Category Archives: Medical Malpractice
As NC Morphs to ACOs, the Brains (The Mental Side of Medicaid) Remain With MCOs: Perfect for the Headless Horseman
ACOs could be the answer to Medicaid budget problems. At least for physical services for the neck down. The brain, for now, will continue with the MCOs.
I understand that Medicaid services for physical needs will be within the parameters of the ACOs and that MH/DD/SA will remain with MCOs. But it seems that we are cutting the head off the body. This system would be perfect for the Headless Horseman; I assume the Headless Horseman did not suffer from any mental afflictions being that he had no head.
The shift to the ACO system is an attempt to revamp the fee-for-service payment method and dissuade physicians from ordering more procedures and services than are actually necessary.
According to a new Harvard study, as many as 42 percent of U.S. Medicare patients were subjected to procedures providing little if any medical benefit, costing the government program up to $8.5 billion in wasteful spending.
What could be the cause of this needless spending? You could argue that plaintiffs’ lawyers are at fault because of creating a fear of medical malpractice lawsuits. Doctors become so concerned about being the subject of a medical malpractice lawsuit that the physician is over-inclusive as to tests/procedures rather than risk being accused of medical malpractice by failing to test. This is commonly referred to as practicing “defensive medicine.”
But you could also argue that the entire fee-for-service payment method currently used by physicians gives a financial incentive to providers to recommend more services, more testing, more procedures. For example, ordering a test a patient doesn’t really need, in an effort simply to have the results show up in her records, would be considered practicing defensive medicine.
It is without question that defensive medicine is better for physicians, and very understandable. If I were a physician, knowing as much as I do about health care law, I would definitely practice defensive medicine. And purchase the Cadillac of the liability insurances, one that covers 100% of attorneys’ fees for my choice of attorney. Those plaintiff lawyers would scare me, too!
But defensive medicine is not the best approach for the Medicaid budget. One possible way to eliminate defensive medicine practices is to implement the accountable care organizations (ACOs). While ACOs do not completely do away with a fee-for-service payment system, they creates incentives to be more efficient by offering bonuses when physicians keep costs down. Providers get paid more for keeping patients out of the hospitals.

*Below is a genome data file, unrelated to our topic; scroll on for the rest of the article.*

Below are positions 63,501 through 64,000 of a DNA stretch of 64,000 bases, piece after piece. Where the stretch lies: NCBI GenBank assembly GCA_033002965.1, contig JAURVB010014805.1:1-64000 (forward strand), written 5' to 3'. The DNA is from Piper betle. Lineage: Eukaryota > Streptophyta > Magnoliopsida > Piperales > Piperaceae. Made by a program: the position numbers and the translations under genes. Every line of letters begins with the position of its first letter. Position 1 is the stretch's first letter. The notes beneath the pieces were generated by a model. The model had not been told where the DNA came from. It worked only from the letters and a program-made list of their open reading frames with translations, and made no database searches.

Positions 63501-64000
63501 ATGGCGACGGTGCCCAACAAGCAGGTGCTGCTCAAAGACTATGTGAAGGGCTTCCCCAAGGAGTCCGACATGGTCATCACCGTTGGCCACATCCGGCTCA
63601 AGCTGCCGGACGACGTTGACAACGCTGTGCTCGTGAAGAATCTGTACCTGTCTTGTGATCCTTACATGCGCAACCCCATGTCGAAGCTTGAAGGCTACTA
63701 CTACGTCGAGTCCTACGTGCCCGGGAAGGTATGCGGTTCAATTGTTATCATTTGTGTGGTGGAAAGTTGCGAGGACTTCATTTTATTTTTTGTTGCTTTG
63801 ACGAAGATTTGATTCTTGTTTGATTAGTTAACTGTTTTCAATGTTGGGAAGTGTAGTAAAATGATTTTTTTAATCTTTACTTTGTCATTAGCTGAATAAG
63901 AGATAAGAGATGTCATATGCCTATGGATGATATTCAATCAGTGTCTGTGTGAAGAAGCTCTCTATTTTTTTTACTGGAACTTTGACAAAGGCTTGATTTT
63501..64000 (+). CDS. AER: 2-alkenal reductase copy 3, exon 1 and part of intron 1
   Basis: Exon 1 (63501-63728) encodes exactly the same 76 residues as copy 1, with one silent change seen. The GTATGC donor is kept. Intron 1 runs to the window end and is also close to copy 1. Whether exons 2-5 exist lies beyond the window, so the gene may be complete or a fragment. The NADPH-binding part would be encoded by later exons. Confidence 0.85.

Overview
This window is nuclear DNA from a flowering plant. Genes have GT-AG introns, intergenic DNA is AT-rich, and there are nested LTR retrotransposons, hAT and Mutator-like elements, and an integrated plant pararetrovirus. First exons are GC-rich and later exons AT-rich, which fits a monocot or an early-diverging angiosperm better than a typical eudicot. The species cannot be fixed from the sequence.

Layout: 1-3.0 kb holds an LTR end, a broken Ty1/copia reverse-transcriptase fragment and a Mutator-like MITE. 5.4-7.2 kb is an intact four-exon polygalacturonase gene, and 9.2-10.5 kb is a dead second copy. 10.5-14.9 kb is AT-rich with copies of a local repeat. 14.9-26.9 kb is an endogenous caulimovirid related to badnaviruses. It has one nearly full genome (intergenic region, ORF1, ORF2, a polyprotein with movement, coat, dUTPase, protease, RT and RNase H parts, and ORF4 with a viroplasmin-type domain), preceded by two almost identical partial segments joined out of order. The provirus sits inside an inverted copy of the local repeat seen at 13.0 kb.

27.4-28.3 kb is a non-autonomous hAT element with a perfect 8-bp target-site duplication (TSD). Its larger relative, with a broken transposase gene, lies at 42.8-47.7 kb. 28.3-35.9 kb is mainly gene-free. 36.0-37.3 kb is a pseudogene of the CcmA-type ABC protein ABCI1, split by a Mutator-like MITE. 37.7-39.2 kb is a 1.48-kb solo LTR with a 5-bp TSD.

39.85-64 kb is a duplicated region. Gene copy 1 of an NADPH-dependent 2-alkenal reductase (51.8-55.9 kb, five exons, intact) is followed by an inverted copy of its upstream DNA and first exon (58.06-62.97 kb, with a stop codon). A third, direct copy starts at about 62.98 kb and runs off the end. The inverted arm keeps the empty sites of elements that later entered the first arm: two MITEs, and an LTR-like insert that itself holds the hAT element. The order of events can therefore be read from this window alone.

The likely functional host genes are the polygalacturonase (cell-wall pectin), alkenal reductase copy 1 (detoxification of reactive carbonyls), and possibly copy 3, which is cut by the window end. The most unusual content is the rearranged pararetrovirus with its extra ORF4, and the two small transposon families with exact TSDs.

North Carolina is implementing the ACO model for physical health care (not for MH/DD/SA).
North Carolina Department of the Health and Human Services (DHHS) has announced that the NC Medicaid system will be changed over to the ACO model by July 2015, although some question whether the deadline is a bit unrealistic.
However, in NC, there are already ACOs, whose experience can give us an idea of what the NC Medicaid system’s ACO experience will resemble. Here is a list of active ACOs in NC (according to one website):
Physicians HealthCare Collaborative
Cornerstone Health Care, PA
Meridian Holdings, Inc.
Triad Healthcare Network, LLC
Coastal Carolina Quality Care, Inc.
Accountable Care Coalition of Caldwell County, LLC
Accountable Care Coalition of Eastern North Carolina
Another article cites that in NC we have 14 ACOs currently active.
Our ACOs in NC service MediCARE patients, not MediCAID.
I am not aware of a single other state in USA that has implemented ACOs to Medicaid, which seems odd, considering the number of ACOs across the nation for Medicare and the touted success of ACOs in Medicare. Could NC possibly be the leader in ACOs for Medicaid? There is no question that, when we implement the ACOs, all eyes will be on NC to determine the success or failure of the program.